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05 Sep 2021  (521 Views) 
Covid-19 crisis

How to read the daily report on new cases provided by MOH
I want to explain how I read and understand the figures given in the daily report from Ministry of Health (MOH) on the new covid infections.

Here is the report for 3 September 2021.

There were 219 cases broken down into:

Imported - 3
Local transmission
 - detected through quarantine 56
- detected through surveillance 51
- unlinked 109

I expect that the imported cases and local transmissions detected through quarantine and surveillance to be mostly mild. These people were detected through testing and did not have any symptoms of illness from covid.

The 109 unlinked cases are likely to be more serious, not because they are "unlinked" but they are people who have some symptoms and turn up at the clinics. 

A small number of the daily cases may be severe, if the are from the unvaccinated elderly or those in poor health. On 3 September, only 2 were classified as severe.

Those that are symptomatic are likely to be admitted into hospital, and those who are mild may be placed in the community care facilities. 

580 cases were warded in hospital from the cases reported on 3 September and earlier. They are described as "mostly mild and under observation".

I monitor the cases that move from "mostly mild" to "severe", i.e. those that require oxygen and ICU care. this number remains quite low. On some days, the number increased by 5 cases, but on other days, it drops by 5 cases. A small number died on some days.

I am not able to see the figures that show the number of patients that are discharged from hospital on each day (i.e. they are "cured") or move from ICU to normal wards. Perhaps they are provided, but I could not find them.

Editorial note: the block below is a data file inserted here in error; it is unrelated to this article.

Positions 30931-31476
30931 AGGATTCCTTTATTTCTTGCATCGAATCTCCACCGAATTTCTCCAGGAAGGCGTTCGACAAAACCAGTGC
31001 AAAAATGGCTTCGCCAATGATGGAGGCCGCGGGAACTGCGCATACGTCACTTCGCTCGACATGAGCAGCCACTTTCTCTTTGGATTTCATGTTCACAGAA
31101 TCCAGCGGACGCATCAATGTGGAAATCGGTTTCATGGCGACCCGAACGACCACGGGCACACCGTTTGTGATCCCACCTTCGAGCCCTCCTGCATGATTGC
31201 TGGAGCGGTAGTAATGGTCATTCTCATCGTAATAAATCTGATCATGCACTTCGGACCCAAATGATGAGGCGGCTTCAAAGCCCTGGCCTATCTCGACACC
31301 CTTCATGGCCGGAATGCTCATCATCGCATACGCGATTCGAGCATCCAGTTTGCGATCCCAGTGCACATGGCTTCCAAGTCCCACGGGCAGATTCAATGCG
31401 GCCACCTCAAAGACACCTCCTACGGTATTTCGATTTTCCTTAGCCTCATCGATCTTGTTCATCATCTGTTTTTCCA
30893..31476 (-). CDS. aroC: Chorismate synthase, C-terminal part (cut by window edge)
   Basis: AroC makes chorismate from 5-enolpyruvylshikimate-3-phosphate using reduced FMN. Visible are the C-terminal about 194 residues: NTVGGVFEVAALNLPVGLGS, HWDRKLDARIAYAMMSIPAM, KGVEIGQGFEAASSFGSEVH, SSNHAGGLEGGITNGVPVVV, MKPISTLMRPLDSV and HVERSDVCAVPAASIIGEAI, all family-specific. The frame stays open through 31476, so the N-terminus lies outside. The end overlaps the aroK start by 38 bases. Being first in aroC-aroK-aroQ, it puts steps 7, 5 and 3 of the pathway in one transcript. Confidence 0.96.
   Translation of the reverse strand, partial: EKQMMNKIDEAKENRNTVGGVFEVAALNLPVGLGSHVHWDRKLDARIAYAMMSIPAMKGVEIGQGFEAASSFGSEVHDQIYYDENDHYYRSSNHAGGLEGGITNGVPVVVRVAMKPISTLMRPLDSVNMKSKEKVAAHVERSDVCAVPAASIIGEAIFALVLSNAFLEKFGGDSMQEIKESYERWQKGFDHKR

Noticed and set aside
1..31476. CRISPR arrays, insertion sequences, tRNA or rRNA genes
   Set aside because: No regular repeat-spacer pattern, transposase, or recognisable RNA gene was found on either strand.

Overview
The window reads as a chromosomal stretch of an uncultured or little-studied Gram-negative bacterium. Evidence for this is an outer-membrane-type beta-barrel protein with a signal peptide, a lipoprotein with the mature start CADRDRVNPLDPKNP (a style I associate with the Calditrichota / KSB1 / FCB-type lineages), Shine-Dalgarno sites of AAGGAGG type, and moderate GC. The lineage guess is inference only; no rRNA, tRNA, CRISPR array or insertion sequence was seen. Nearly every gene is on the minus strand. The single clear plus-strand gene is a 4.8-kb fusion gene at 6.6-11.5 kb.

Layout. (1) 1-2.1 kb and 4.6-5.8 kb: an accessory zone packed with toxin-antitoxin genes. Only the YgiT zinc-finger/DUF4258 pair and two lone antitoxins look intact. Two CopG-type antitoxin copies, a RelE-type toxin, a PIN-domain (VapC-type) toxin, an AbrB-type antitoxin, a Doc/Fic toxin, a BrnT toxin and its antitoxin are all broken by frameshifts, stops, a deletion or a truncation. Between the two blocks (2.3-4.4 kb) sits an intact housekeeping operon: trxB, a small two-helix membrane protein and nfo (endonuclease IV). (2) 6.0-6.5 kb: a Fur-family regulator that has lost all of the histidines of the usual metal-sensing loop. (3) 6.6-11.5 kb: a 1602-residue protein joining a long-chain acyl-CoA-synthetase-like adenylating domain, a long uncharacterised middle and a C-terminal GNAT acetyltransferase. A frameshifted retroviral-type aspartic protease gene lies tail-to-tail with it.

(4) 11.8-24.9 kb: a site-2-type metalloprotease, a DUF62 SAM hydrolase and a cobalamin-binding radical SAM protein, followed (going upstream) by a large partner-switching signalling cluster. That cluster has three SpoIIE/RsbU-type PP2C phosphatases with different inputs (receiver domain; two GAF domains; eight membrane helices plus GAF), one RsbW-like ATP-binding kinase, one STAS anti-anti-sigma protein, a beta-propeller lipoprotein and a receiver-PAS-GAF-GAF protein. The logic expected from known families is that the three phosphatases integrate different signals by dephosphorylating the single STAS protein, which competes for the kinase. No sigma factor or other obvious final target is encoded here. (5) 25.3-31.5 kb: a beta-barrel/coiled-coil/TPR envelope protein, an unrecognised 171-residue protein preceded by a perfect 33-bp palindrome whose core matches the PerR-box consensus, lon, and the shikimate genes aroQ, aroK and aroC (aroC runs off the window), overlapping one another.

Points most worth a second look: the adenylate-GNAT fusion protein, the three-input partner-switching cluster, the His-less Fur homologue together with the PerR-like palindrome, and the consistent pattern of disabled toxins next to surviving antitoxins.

It would be useful for the MOH to show the number of cases being admitted to hospital each day and being discharged, and the average length of stay.

Based on the figures that I can see, I conclude that most of the hospitalization cases are "cured" within a few days, and that a small proportion becomes severe and need oxygen or ICU care.

My general conclusion is that, apart from the few cases of unvaccinated elderly and poor health, the majority of the cases are "cured" after a brief period of stay in hospital.

The paranoia that is displayed by the general public is exaggerated. 

It would be helpful if MOH gives a better explanation of the figures to allay the paranoia.

I now deal with the imported cases. 3 cases were while in quarantine, isolation and stay home notice. I am not clear about the difference between these categories, and I suspect that this differentiation is unnecessary. I will refer to them as "quarantine".

MOH did not show the number of arrivals that were placed on quarantine for 14 days or so. There were 18,000 arrivals in July. This means that the daily average is 600. They contributed to 3 cases (mostly mild) compared to over 200 of locally transmitted cases. 

I understand that this quarantine will be removed. I believe that this is safe and appropriate. 

I hope that this analysis is useful to you, and that it will explain why I am not worried about the new cases that are being reported each day.

I wish to make a final point. 

A lot of effort is being spent in safe entry recording and enforcement and contact tracing to identify the people to be place through quarantine and surveillance. They contribute to about half of the cases reported on 3 September. Most of these cases are mild. 

The other half of the cases are considered as "unlinked". They are people who were infected and felt unwell to see a doctor. These cases are more severe.

My conclusion is that the effort spent on safe entry and contact tracing is costly and not useful. I have held this view for several months.

Tan Kin Lian


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